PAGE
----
• ○ Rules and quality of training of physician, therapists, pharmacists, and other health professionals.
      • Example: If there are specific rules for additional qualification to prescribe certain intervention (eg, prescription of rehabilitation interventions) or diagnostic procedure (eg, ultrasound imaging), and the physician does not have this qualification, the patient may not receive this treatment or diagnostic procedure.
    • ○ Availability and capacity as well as access to health professionals
      • Example: if a specific group of health professionals (eg, psychotherapists, occupational therapist) are not available in a country or region or do not have enough capacity, the patient might not receive this intervention even he or she is in need
  • At the macro level of the health system, these factors are (for example):
    • ○ “Philosophy” or principles of treatment goals in national health systems (eg, full-service vs. minimal services philosophy).
      • Example: If in a health system to secure survival and to treat severe diseases is the only scope of a health system, patients may not receive interventions aiming at mobility or work capacity.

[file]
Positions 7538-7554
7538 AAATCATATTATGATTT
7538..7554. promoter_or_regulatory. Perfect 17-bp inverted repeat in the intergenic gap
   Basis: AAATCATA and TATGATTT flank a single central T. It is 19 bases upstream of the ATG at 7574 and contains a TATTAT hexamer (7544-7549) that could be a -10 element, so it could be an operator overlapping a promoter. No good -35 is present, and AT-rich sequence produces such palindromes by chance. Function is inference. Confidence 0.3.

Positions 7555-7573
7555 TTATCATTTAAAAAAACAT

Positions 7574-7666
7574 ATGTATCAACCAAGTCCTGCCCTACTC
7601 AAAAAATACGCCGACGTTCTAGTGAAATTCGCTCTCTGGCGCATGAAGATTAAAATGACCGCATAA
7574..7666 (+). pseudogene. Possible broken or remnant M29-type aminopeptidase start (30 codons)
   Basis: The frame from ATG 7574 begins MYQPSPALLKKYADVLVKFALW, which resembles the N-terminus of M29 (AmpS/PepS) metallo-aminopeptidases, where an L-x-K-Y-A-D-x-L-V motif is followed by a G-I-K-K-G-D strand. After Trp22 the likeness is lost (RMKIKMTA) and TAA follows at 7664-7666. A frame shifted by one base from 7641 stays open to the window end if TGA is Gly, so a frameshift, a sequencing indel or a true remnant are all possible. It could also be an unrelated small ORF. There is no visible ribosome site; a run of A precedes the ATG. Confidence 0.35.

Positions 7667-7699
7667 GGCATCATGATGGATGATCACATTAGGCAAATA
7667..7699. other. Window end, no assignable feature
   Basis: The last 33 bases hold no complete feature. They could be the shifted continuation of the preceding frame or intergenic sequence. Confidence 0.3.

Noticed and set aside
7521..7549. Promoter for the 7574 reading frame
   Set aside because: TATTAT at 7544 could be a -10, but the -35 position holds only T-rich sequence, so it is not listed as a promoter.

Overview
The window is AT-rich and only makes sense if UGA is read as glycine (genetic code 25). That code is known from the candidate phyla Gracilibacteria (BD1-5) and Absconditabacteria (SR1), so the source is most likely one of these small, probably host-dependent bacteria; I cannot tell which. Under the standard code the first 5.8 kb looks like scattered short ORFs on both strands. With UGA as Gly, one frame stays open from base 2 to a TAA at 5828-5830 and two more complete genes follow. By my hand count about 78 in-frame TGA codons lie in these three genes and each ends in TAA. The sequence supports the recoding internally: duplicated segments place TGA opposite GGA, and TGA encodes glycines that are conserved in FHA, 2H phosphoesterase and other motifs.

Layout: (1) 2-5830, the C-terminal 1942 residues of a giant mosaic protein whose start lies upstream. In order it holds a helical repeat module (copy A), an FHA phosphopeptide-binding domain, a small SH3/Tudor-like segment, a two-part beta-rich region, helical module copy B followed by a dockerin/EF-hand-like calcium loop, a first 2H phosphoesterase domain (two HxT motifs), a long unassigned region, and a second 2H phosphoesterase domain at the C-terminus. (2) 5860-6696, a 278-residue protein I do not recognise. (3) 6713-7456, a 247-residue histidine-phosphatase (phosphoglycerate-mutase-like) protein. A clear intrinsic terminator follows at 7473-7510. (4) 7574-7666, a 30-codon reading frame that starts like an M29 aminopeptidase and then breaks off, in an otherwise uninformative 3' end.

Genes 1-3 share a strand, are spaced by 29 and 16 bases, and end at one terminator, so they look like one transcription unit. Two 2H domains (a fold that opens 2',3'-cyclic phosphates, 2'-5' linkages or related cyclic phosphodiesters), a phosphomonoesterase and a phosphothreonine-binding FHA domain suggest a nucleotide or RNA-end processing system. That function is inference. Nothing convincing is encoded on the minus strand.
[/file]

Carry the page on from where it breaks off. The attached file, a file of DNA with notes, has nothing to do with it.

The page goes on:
• ○ (legal or administrative) rules and procedures for registration of medicines, treatments and other health goods.
      • Example: If a country does not have very extensive administrative rules for the registration of a new treatment even its efficacy has been proven elsewhere, in the early stage patients might not receive this treatment.
    • ○ Availability of certain interventions in a country or region
      • Example: if in a country postacute rehabilitation services do not exist, the patients will not get any postacute rehabilitation.
    • ○ Access and prescription rules for medicines, treatments and other health goods (eg, type of prescription, distribution via special sellers [eg, pharmacies], direct access to therapists)
      • Example: If physiotherapy need prescription by a physician and he or she does not make the prescription (eg, because auf budget limitations), the patient might not get this treatment even if he or she is in need.
    • ○ Information systems for physicians, therapists, pharmacists, and other relevant players in the process as well as for the patients
      • Example: if a physician and the patient are not informed about a newly discovered side effect or risk of a specific drug, the physician might continue prescribing it even though it is risky for the individual patient.